Haemophilus influenzae type B (Hib)

Hib-containing vaccines are on the Australian Immunisation Schedule and recommended for

  • infants, and children as part of their routine immunisations
  • infants and children <5 years of age who have missed a dose of Hib-containing vaccine
  • people who are immunocompromised, including people without spleens, and people who have received a stem cell transplant

Hib can cause really serious diseases, especially in young children and people who are immunocompromised. Between 3% and 6% of people who get it will die, and up to 30% of people who survive the disease have permanent neurological damage.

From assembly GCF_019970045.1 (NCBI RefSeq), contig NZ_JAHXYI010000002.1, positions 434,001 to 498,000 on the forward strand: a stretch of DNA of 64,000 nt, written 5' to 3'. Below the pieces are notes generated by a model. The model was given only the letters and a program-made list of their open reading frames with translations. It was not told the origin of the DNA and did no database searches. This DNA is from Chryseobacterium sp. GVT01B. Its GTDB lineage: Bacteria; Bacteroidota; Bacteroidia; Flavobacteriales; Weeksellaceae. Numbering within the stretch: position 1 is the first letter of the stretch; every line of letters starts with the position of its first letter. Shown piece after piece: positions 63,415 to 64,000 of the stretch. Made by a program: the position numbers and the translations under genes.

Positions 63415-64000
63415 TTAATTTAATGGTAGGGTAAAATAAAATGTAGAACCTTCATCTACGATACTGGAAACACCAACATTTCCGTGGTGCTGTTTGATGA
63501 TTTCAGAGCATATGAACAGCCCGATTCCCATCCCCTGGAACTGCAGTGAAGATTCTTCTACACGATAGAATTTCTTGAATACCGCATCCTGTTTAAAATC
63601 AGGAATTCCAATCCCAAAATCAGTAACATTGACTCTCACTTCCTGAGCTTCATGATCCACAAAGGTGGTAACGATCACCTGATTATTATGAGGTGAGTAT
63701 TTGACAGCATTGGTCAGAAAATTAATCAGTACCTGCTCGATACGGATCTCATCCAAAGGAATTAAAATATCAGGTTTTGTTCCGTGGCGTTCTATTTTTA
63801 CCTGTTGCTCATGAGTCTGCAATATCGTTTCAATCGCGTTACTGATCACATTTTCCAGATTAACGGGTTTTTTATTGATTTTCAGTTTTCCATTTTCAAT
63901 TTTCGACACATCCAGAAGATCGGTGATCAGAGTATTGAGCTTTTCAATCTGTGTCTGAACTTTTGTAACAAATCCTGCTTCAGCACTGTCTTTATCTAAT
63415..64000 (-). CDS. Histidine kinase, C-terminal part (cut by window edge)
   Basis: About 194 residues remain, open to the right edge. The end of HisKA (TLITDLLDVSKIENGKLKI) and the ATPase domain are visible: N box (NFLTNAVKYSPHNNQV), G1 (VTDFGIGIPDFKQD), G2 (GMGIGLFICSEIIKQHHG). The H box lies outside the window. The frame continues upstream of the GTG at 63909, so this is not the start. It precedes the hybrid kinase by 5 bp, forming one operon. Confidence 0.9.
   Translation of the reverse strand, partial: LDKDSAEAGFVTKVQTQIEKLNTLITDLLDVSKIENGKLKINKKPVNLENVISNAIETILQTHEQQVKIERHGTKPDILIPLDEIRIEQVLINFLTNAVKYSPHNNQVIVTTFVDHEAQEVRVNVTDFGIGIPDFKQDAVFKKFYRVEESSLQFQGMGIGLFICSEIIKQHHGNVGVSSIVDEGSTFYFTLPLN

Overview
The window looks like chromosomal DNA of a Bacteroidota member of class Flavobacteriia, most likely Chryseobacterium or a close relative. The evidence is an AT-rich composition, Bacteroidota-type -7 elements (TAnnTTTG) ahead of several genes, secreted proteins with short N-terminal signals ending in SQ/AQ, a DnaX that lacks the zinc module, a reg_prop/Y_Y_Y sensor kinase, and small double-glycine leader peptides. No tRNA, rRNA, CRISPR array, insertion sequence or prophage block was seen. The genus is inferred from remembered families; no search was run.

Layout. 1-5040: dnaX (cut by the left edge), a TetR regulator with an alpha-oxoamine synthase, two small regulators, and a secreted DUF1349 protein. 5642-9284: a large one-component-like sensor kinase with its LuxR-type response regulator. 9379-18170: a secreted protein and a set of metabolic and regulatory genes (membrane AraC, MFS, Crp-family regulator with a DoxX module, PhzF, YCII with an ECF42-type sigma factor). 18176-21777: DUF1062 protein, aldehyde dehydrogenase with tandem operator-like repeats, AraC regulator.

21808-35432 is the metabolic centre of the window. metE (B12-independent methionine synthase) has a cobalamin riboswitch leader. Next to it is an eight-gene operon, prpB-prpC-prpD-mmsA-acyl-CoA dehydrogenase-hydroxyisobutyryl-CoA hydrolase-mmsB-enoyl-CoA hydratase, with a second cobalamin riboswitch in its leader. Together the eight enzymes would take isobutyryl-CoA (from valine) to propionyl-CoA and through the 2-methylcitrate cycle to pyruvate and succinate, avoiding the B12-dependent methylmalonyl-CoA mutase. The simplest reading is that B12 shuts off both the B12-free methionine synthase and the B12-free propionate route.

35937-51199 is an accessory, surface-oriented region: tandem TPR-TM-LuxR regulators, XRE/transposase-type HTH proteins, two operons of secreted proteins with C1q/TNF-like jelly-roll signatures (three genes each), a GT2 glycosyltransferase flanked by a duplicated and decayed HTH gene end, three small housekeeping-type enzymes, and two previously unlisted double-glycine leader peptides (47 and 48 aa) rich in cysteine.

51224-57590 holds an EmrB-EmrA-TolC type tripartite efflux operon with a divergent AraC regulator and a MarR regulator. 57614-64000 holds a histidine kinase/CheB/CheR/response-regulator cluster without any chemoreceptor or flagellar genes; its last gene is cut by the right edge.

The diseases

Haemophilus influenzae is a bacterium that is a normal part of the upper respiratory tract flora. A subtype of H. influenzae called ‘type b’ (known as Hib) can cause very serious diseases in children and in people who are immunocompromised. These diseases include meningitis, pneumonia, epiglottitis, septic arthritis and cellulitis.

The vaccine

Infants and children are recommended to receive Hib-containing vaccine at 2, 4, 6 and 18 months of age.

People who have functional or anatomical asplenia are recommended to receive 1 dose of Hib vaccine.

People who have received an allogeneic or autologous haematopoietic stem cell transplant are recommended to receive 3 doses of Hib vaccine at 6, 8 and 12 months after the transplant.

(Text adapted from the Australian Immunisation Handbook)

For more information about HiB and the vaccine available please see here.

Page reviewed November 2018.
Print Friendly, PDF & Email